GIS-based Material Stock Analysis (MSA) of Climate Vulnerabilities to the Tourism Industry in Antigua and Barbuda

In the past decades, the Caribbean economy has transformed to rely primarily on tourism with a vast amount of infrastructure dedicated to this sector. At the same time, the region is subject to repeated crises in the form of extreme weather events that are becoming more frequent, deadly, and costly. Damages to buildings and infrastructure (or the material stocks) from storms disrupt the local economy by an immediate decline in tourists and loss of critical services. In Antigua and Barbuda (A&B), tourism contributes 80% to the GDP and is a major driver for adding new material stocks to support the industry. This research analyzes A&B’s material stocks (MSs) in buildings (aggregates, timber, concrete, and steel) using geographic information systems (GIS) with physical parameters such as building size and footprint, material intensity, and the number of floors. In 2004, the total MSs of buildings was estimated at 4.7 million tonnes (mt), equivalent to 58.5 tonnes per capita, with the share of non-metallic minerals to be highest (2.9 mt), followed by aggregates (1.2 mt), steel (0.44 mt), and timber (0.18 mt). Under the National Oceanic and Atmospheric Administration’s (NOAA’s) 2 meter (m) sea level rise scenario, an estimated 4% of the island’s total MSs would be exposed. The tourism sector would disproportionately experience the greatest exposure of 19% of its MSs. By linking stocks to services, our research contributes to the understanding of the complexities between the environmental and economic vulnerability of island systems, and the need for better infrastructure planning as part of resilience building.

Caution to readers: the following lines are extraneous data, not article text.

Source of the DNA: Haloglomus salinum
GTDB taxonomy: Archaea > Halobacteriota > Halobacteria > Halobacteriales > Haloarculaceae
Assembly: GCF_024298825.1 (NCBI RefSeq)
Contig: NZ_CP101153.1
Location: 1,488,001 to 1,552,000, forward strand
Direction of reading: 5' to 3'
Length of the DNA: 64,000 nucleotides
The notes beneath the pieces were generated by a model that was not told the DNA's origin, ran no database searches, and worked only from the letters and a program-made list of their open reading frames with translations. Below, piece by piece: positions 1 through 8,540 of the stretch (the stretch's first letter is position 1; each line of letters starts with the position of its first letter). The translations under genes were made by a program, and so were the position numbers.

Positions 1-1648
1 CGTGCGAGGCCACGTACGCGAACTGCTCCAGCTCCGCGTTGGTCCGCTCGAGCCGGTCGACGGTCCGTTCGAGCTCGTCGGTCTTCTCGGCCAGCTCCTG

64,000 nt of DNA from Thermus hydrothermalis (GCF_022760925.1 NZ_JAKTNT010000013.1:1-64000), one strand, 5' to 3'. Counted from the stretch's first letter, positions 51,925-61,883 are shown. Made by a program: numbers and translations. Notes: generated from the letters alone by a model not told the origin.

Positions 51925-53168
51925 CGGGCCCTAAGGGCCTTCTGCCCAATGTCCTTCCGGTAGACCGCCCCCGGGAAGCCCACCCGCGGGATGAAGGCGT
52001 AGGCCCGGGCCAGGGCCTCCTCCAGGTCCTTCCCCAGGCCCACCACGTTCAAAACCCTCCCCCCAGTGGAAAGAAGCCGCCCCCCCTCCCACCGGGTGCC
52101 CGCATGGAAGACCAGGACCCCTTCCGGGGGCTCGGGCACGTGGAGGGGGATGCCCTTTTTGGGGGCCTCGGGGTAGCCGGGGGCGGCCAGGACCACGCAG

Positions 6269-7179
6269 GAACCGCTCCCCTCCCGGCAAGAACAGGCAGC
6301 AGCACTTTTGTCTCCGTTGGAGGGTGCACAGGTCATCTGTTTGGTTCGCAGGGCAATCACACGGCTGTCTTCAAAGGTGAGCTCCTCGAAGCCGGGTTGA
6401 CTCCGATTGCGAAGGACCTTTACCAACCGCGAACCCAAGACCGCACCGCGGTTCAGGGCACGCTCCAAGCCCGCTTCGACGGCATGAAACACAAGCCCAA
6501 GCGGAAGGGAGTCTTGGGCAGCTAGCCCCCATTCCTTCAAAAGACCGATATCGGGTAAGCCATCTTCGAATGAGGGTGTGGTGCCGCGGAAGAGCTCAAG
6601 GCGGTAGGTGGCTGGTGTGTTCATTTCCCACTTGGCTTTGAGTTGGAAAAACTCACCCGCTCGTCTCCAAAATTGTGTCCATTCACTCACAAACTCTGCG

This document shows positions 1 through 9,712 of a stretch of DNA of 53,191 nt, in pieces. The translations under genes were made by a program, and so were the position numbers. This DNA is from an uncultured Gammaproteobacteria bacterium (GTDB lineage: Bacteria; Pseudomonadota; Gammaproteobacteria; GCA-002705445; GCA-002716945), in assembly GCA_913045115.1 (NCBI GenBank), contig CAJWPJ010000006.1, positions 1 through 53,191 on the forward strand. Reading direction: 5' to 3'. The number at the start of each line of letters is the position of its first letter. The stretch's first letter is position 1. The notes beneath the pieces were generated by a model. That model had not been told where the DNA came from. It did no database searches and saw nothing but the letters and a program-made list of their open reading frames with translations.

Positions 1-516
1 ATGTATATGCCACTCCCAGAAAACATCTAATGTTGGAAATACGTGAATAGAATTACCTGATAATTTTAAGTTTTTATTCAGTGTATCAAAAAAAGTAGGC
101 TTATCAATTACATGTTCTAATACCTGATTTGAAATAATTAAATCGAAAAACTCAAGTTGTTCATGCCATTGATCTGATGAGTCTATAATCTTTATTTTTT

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Antigua & Barbuda